So go on- check it out! It is a Google Doc, so it is easily editable so that you can all add your favorite tools to the list!

The rise of mobile apps hasn’t taken anything away from the wide open world of web browsers and cross-platform HTML/CSS/JavaScript — other than supremacy. I think that bothers some, who saw the HTML/CSS/JavaScript browser-centric web’s decade-ago supremacy as the end point, the ultimate triumph of a truly open platform, rather than what it really was: just another milestone along the way of an industry that is always in flux, ever ebbing and flowing.

What we’ve gained, though, is a wide range of interaction capabilities that never could have existed in a web browser-centric world. That to me is cause for celebration.

John Gruber counter’s Chris Dixon’s anti-app screed with Rethinking What We Mean by ‘Mobile Web’ saying it’s all the web. (via stoweboyd)

(via stoweboyd)

5 Apps for Making Movies on Mobile Devices

Here are the free ones:

  1. iMotion HD (iOS: Free, Upgrade Available)
  2. Magisto Video Editor & Maker (Android: Free)
  3. Andromedia Video Editor (Android: Free)

And pay:

  1. iMovie (iOS: $4.99)
  2. PicPlayPost (iOS: $1.99)

Daily Meditation Helps with Mild-Moderate Anxiety, Depression - Psych Central News

This might be fun to try, since we’re at the beginning of the year and for many of you it’s a time for personal renewal.

Need an iOS app to get you started? One of my favourites is The Mindfulness App. You can set daily “mindfulness notices” to help you get in the habit, try a guided 3 or 5 minute break when you need it, or start/end the day calm with a 5 minute body scan.

Teach Real Algebra Instead of Wasting Time with Fun Apps

No one codes who doesn’t understand algebra — you know, the hard stuff that looks like a Slavic language with some numbers thrown in.  To get a lot more kids, especially ill-prepared urban kids, into the bright future that comes with computer science, someone had to build up their math first.So later on, Schanzer would create Bootstrap’s curriculum.  Because — buyer beware! — most of the apps and programs that currently promise to teach kids algebra are fun, but a total waste of time.“When you hear, ‘This is so amazing!  These apps teach kids to program!’  That’s snake oil.  Every minute your students spend on empty engagement while they’re failing algebra, you’re assuring that they’re not going to college.  Studies show that the grade kids get in Algebra I is the most significant grade to predict future income.”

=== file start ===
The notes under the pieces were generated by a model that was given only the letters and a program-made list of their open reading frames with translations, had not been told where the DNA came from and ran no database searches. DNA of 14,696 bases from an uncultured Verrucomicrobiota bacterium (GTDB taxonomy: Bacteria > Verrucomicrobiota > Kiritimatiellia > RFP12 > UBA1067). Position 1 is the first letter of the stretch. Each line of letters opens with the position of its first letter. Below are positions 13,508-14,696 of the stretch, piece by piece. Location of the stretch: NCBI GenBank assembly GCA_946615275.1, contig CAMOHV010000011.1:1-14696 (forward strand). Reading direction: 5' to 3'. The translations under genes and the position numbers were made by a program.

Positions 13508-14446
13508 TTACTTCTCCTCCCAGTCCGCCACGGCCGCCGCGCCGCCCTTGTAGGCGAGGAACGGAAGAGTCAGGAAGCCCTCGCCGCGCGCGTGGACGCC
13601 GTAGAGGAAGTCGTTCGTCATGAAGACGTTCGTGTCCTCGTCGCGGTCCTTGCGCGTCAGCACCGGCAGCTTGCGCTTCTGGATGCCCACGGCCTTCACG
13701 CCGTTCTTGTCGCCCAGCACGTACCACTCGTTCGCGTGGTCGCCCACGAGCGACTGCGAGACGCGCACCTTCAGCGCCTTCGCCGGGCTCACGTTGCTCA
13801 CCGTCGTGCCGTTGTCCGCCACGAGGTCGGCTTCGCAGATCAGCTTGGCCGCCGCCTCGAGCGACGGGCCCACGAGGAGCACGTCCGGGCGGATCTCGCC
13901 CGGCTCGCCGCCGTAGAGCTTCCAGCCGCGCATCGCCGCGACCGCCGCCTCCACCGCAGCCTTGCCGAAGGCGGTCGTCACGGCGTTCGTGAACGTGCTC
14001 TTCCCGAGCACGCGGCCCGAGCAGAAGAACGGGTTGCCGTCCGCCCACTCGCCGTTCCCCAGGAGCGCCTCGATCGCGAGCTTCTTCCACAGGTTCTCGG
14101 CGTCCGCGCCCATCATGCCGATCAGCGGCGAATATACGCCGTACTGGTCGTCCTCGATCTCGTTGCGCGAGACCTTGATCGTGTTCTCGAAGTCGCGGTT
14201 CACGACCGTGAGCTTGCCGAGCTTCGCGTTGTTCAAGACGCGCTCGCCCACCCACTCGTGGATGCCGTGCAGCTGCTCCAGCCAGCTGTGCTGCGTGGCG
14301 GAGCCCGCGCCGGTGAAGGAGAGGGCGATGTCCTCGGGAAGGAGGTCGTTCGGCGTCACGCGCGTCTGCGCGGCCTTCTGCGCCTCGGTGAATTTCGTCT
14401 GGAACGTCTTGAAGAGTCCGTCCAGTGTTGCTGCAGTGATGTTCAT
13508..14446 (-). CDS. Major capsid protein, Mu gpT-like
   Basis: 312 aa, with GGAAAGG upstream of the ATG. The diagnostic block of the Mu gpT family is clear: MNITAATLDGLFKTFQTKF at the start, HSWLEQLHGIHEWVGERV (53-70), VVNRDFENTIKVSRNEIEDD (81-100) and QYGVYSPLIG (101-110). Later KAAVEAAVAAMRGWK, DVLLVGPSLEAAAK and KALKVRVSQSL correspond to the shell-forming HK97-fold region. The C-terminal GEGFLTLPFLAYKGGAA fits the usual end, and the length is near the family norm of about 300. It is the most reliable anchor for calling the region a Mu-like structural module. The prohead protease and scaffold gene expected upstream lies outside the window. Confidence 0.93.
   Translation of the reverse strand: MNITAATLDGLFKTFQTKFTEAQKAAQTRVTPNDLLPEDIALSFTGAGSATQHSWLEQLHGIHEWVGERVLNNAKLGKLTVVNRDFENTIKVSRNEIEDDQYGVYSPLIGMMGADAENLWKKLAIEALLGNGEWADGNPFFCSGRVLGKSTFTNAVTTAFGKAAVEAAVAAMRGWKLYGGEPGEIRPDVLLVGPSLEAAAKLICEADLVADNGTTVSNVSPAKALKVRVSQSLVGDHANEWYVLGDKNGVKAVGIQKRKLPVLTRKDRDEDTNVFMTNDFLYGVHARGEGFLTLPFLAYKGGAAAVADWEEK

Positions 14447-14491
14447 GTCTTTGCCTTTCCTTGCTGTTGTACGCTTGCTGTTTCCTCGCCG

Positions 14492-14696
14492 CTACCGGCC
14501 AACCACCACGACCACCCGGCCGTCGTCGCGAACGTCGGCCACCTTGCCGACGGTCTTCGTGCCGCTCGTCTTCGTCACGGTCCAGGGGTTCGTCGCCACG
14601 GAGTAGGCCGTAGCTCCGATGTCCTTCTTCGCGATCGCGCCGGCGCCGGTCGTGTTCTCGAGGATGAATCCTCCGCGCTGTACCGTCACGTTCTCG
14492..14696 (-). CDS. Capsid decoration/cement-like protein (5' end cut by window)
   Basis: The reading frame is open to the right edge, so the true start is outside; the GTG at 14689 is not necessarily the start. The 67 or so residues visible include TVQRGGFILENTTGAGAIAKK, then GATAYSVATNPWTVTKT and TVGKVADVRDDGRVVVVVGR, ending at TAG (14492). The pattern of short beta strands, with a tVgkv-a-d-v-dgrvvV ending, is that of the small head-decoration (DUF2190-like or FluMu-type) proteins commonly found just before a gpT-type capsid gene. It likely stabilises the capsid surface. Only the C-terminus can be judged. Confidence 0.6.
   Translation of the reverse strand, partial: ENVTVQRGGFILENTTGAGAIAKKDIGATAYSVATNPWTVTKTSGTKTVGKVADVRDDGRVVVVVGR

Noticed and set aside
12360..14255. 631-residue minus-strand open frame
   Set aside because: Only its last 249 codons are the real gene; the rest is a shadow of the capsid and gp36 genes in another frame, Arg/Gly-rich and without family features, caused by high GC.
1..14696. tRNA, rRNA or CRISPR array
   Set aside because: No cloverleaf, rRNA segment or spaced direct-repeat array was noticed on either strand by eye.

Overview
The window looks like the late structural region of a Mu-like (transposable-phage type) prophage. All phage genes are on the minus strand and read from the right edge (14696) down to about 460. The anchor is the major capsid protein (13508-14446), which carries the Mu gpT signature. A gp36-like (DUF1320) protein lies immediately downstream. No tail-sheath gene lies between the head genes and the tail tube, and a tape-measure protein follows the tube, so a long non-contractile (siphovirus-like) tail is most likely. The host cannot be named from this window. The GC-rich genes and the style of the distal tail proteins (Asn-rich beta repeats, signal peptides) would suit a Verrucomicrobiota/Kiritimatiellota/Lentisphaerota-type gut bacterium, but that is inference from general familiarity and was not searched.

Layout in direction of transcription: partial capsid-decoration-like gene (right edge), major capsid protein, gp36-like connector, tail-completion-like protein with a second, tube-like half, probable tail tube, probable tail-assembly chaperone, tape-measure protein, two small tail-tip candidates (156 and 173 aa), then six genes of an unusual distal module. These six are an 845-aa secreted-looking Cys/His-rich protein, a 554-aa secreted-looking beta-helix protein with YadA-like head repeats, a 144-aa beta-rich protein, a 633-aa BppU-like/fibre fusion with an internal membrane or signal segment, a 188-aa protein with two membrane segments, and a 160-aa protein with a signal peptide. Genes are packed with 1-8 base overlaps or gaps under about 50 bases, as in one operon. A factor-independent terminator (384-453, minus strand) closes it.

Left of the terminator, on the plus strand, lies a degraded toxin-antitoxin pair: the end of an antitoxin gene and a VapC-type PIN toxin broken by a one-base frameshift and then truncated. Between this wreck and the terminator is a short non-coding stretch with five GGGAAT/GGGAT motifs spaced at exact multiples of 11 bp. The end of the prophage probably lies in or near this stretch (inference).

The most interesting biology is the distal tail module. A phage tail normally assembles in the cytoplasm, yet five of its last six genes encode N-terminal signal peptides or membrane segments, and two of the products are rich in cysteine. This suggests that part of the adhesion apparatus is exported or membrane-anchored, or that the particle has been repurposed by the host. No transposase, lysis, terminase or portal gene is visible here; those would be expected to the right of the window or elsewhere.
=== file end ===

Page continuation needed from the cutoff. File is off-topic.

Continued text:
image via flickr:CC | Ben Clinch High-res

Teach Real Algebra Instead of Wasting Time with Fun Apps

No one codes who doesn’t understand algebra — you know, the hard stuff that looks like a Slavic language with some numbers thrown in.  To get a lot more kids, especially ill-prepared urban kids, into the bright future that comes with computer science, someone had to build up their math first.

So later on, Schanzer would create Bootstrap’s curriculum.  Because — buyer beware! — most of the apps and programs that currently promise to teach kids algebra are fun, but a total waste of time.

“When you hear, ‘This is so amazing!  These apps teach kids to program!’  That’s snake oil.  Every minute your students spend on empty engagement while they’re failing algebra, you’re assuring that they’re not going to college.  Studies show that the grade kids get in Algebra I is the most significant grade to predict future income.”

image via flickr:CC | Ben Clinch